Wednesday, March 21, 2012

Testing Difficult Code

I recently did 3 videos in my ‘Using ApprovalTests in .Net’ series that deal with how to test difficult code. These video actually have very little to do with either .Net or ApprovalTests, but they are common issues you run into when unit testing.


Testing difficult Code comes down to 2 things:

  1. Can I call the Method?
  2. Will the Method run to completion?

And there are 2 techniques I use to deal with these, that individually are useful, but together are amazing.

1. The Peel

The hardest part about long methods is you have to run all of it to test even a small part of it. The idea behind the peel is to break the method up into easy to run pieces.  Here’s the video:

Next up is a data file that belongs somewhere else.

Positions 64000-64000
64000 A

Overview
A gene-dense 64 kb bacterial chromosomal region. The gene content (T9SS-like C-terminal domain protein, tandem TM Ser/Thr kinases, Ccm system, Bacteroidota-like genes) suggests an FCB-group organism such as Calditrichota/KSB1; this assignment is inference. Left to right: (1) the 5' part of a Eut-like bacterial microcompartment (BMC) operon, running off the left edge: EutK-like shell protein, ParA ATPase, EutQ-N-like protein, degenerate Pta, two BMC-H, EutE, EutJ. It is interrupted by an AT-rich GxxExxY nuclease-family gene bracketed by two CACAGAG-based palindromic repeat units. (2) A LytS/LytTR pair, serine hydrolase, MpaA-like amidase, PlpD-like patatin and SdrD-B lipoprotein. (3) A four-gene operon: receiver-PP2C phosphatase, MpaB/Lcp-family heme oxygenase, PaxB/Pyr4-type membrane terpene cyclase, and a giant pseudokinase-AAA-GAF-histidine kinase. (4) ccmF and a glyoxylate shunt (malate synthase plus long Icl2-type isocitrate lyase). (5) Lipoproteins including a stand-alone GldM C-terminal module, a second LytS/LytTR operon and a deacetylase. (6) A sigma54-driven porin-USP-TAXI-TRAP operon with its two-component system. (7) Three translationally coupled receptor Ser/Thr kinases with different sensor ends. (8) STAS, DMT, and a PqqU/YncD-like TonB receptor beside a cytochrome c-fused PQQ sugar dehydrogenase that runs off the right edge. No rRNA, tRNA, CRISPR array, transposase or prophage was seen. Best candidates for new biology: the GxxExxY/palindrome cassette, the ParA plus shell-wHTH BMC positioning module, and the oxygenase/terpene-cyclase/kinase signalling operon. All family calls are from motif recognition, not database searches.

The Peel

2. The Slice (Mocks)

Even if you get into the piece you are looking to test, you might not be able to get all the way through it. That’s where mocks come into place. By slicing off the connection to the actual trouble spot, you can easily fake it, and return to easy to run code.

The Slice

3. The Peel & Slice

So now that you have these Mocks, how do you get them to be used? While there are many forms of dependency injection (inheritance, factory, DI frameworks, IoC) the easiest of all is “Parameter passing”. Of course, to do that you need a nice seam that passes in the default dependency. Sound familiar? This is why the Peel & Slice work so nicely together.

The Peel & The Slice

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